“As the Australian guys will have to have to someone like Joe Root. He’s got a wonderful technique, plays the ball late. I just think they need real good Test match bowling, building up pressure upon the other batsmen and hopefully someone like Root will play a false stroke.
“Stokes is pretty much as close to an Aussie as you can get even though he was born in New Zealand. He’s got that never-say-die attitude so he’s definitely going to be a guy who’s going to stand up to the Aussies.
“I think England have got a good side. I’m not going to say they’re going to beat Australia but it’s not going to be a walk in the park, I can promise you that.”
The top order
Rory Burns: A lock to be one opener – he averages 32.3 after 29 Tests but held his own against Australia in 2019, making 390 at 39. The not-so-stylish left-hander made a century, 133 first up at Birmingham but struggled the rest of the series, passing 50 only twice more in his other nine innings.
Haseeb Hameed: Is vying with Zak Crawley to be the other opener. Yet to play Australia and has 359 runs at 35.9 from his first six Tests – three in India five years ago and another three at home this year.
Zak Crawley: Capable of opening or batting first drop, he has a modest average of 28.34 from 15 Tests and is also yet to face Australia. His average is inflated by his sole century being a mammoth 267.
Dawid Malan: Looks likely to bat at No.3 and also has a middling Test average of 28.62 from 17 matches although he racked up 383 runs in Australia in 2017-18 at 42.55 including a century, 140 at Perth.
The middle order
Joe Root: The captain is the bedrock of the England line-up who will come in at No.4 – if the Australians have their way with the top order, he will be on a rescue mission early in the innings more often than not. A veteran of 109 Tests, his rich vein of 2021 form has lifted his average back above 50 to 50.15 and he enters the Ashes fire with 23 centuries and 50 fifties on his resume.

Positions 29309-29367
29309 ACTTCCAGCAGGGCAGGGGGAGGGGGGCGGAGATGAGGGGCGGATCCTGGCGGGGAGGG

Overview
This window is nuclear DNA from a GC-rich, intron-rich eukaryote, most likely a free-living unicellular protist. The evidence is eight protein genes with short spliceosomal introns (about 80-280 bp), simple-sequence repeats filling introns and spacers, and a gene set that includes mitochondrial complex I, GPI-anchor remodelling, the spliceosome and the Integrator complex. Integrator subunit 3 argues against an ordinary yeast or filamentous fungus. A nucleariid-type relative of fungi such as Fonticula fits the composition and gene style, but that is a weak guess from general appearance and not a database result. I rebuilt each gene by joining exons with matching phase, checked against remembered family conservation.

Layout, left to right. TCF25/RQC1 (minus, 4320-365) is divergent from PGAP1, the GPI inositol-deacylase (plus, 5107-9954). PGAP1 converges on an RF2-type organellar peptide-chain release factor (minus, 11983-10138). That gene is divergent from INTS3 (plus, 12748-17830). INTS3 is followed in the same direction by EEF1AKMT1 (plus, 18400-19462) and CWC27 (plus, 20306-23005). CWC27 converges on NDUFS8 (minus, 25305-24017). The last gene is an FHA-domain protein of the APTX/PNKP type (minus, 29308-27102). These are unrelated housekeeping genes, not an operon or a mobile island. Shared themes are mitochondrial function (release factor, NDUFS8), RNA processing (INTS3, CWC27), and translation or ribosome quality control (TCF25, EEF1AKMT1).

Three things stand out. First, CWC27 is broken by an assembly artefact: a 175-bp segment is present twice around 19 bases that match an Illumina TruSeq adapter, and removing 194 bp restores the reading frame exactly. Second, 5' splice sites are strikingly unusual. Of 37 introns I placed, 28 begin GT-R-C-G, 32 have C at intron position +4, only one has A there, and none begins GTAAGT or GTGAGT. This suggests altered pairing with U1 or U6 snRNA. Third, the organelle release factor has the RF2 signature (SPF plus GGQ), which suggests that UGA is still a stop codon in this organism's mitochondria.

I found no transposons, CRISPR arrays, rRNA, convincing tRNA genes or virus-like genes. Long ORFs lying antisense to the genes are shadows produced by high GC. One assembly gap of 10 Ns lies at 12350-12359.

However, his record against Australia of 40.33 is his worst against any nation he’s played more than twice and he has only made three tons in 24 Tests. His numbers in Australia are even worse, a clip of 38 from nine Tests without being able to convert any of his half-centuries into triple figures.
Ben Stokes: It would be incorrect to under-estimate Stokes’ potential to be an Ashes game-changer despite his recent break from the game. If you were to judge Stokes on batting stats alone, his numbers are good, not great. He averages 37.04 in Test cricket from 71 matches and 38.37 from his 14 games against Australia stretching back to his breakthrough tour in 2013-14.
But it’s his ability to produce a match-winning knock, take incisive wickets and snare stunning catches which makes him the all-round package that Australia will both target and try to contain.
Ollie Pope: In contention for the No.6 role with Jonny Bairstow, he’s been in and out of the side since 2018, tallying 965 runs at 32.16 from 20 starts with only one triple-figure total of 135 not out in South Africa last year. Is yet to face Australia.
Jonny Bairstow: A known commodity, he’s also had his fair share of being dropped and recalled. In 78 Tests since 2012 he scores at 33.7 and averages a century every 12 games. Against Australia, his record drops to 26.96 and he’s tonned up just once in 19 contests. Weirdly enough, his average when he’s not keeper is higher (37.37) when he’s not (27.41) which is likely to be the case if selected in Brisbane.
Jos Buttler: Another player whose average is significantly lower against Australia – the keeper averages a commendable 33.33 from 53 Tests, although he has been the gloveman in 20 of those games in which his figure rises slightly to 35.68. In his 10 Tests against Australia, Buttler has managed just 369 runs at 20.5 with only one half-century.